Since the word “lockdown” was introduced into our vernacular, it’s become clear the hunger to dine out is about more than just food. The staff, service, architecture and decor all create an immersive dining experience that can inspire and connect. “People have an emotional response when they see art that moves them,” says Clay Nutting, co-owner of East Sacramento’s Canon. “I think that art, particularly for restaurants, can really bring everything together to create a vibe.”
Wanting something memorable for his latest venture Franquette, a French-inspired wine bar and cafe scheduled to open in January in West Sacramento’s Bridge District, he reached out to artist, animator and former Sacramentan Jay Howell, best known for his work on the show “Bob’s Burgers.”
“Jay’s artwork is just wild. He’s kind of a legend in the DIY skateboarding community and punk scene,” says Nutting. He adds, “It’s super inspiring to see someone come up from self-published zines and outsider art and achieve the type of notoriety that Jay has.”
Howell grew up in Pleasanton and lived in Sacramento in his mid-20s during the early aughts before moving to San Francisco to pursue art professionally. He was focusing on skate and snowboard graphics and doing art shows when a meeting with “Bob’s Burgers” executive producer Loren Bouchard led to him becoming the original character designer for the show. Following its launch, he and his partner Jim Dirschberger created Nickelodeon’s “Sanjay and Craig.”
More animation work followed, and Howell has since relocated to Los Angeles, where he says he’s enjoying working in television and cartooning “more than most things.” But he has a hard time seeing himself as a legend. “I’m not even that good of an artist,” he laughs. “I’m just good at what I do. To know that anyone is inspired by my work is humbling.”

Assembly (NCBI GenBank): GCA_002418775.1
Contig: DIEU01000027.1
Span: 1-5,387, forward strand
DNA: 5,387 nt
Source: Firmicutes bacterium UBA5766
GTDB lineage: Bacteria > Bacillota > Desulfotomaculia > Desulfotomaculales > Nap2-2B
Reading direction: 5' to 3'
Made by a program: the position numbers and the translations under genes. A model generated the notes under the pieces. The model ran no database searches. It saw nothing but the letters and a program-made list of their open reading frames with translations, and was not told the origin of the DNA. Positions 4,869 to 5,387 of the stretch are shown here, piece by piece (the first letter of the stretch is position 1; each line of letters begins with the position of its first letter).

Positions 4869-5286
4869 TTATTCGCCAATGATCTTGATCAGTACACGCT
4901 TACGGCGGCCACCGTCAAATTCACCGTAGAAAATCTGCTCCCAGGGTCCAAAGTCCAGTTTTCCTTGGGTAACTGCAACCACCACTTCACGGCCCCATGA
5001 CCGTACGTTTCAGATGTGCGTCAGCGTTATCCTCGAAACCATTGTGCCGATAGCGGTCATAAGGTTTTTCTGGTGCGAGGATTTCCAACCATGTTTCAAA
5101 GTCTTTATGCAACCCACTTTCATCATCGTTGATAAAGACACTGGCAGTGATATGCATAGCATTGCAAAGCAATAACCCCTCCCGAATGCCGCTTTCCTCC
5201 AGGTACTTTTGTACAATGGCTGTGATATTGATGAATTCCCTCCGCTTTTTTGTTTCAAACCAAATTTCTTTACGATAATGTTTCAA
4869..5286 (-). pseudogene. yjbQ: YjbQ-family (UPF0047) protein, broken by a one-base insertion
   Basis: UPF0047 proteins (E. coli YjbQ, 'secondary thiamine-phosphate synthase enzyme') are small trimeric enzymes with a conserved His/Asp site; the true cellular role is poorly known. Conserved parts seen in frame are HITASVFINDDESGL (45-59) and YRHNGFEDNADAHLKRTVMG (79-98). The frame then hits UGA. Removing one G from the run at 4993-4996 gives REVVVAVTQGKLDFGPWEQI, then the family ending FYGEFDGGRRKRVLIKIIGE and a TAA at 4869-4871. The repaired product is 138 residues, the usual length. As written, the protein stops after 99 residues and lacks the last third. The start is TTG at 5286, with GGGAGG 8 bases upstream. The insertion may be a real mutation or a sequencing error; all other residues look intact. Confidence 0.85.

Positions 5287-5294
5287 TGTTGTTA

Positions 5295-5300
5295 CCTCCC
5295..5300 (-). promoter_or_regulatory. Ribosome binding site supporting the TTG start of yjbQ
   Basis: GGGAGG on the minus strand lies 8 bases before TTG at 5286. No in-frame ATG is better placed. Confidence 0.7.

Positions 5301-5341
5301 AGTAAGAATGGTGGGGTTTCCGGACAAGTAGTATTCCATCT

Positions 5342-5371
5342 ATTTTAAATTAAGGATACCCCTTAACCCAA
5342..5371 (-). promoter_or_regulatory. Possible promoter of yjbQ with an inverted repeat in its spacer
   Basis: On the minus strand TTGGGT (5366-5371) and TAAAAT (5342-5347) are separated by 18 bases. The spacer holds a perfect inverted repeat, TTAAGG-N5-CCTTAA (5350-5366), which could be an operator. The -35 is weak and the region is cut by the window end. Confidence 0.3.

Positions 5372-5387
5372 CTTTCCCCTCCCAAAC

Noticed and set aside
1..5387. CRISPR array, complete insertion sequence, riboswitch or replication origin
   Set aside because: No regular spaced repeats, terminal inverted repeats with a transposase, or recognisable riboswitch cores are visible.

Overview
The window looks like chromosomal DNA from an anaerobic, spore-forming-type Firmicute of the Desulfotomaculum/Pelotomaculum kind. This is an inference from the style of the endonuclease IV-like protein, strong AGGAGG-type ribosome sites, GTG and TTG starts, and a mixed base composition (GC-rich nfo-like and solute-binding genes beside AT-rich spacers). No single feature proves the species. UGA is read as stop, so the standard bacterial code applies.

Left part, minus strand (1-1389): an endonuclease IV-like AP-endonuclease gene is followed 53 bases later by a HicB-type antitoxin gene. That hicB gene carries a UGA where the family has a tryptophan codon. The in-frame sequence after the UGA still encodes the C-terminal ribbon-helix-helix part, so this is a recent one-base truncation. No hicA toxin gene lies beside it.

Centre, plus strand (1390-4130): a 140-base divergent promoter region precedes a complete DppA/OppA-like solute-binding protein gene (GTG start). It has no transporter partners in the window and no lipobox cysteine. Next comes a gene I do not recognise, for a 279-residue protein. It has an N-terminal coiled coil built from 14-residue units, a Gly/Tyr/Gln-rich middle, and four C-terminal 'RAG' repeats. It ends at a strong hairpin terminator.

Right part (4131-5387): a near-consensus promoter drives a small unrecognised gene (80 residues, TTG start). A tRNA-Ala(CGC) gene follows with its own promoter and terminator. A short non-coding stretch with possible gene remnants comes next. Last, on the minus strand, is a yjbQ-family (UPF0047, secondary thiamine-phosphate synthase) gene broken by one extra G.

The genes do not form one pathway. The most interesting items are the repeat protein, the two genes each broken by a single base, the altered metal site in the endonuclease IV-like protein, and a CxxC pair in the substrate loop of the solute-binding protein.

“I’m very attracted to bright, sort of shocking colors. … I like my eyes to be burned by bright color.”
Jay Howell, artist/animator
Much of Howell’s work is character-driven with a vibrant palette. “I’m very attracted to bright, sort of shocking colors,” he says, listing comic books, 1960s-1970s pop art, children’s book illustrations and the comic strip character Garfield as some of his biggest influences. “I try to use neon spray paints and make it come off the walls super hard. I like my eyes to be burned by bright color.”
Patrons walking to the restrooms at Franquette will move past the more muted, earthy tones and natural materials in the dining room through a back hallway lined with dynamic human figures dressed in shades of fluorescent orange, green, blue and purple, drawn in Howell’s signature style. Their expressions range from easygoing to anxious, almost like they’re other diners waiting in line with you.
“It’s basically everything that I had hoped for,” said Nutting. “You walk through the restaurant, which is very understated, and you’re just like — bang! There’s Jay Howell’s artwork immersing you. I think a lot of people across NorCal that have been inspired by him or admire his style will be really excited to come visit his art in our restaurant.”
“You walk through the restaurant, which is very understated, and you’re just like — bang! There’s Jay Howell’s artwork immersing you.”
Clay Nutting, co-owner, Franquette
West Sacramento is growing, and Nutting is excited to be a part of the burgeoning scene. Bringing forward art and music is important to him no matter what project he’s working on. “It’s just a part of what inspires me. Whether it’s Jay or any of the other artists we showcase at Canon, it’s about bringing things together. It’s one thing to have a restaurant, it’s another thing to use that space as an opportunity (to) showcase artists that inspire you and may inspire others.”
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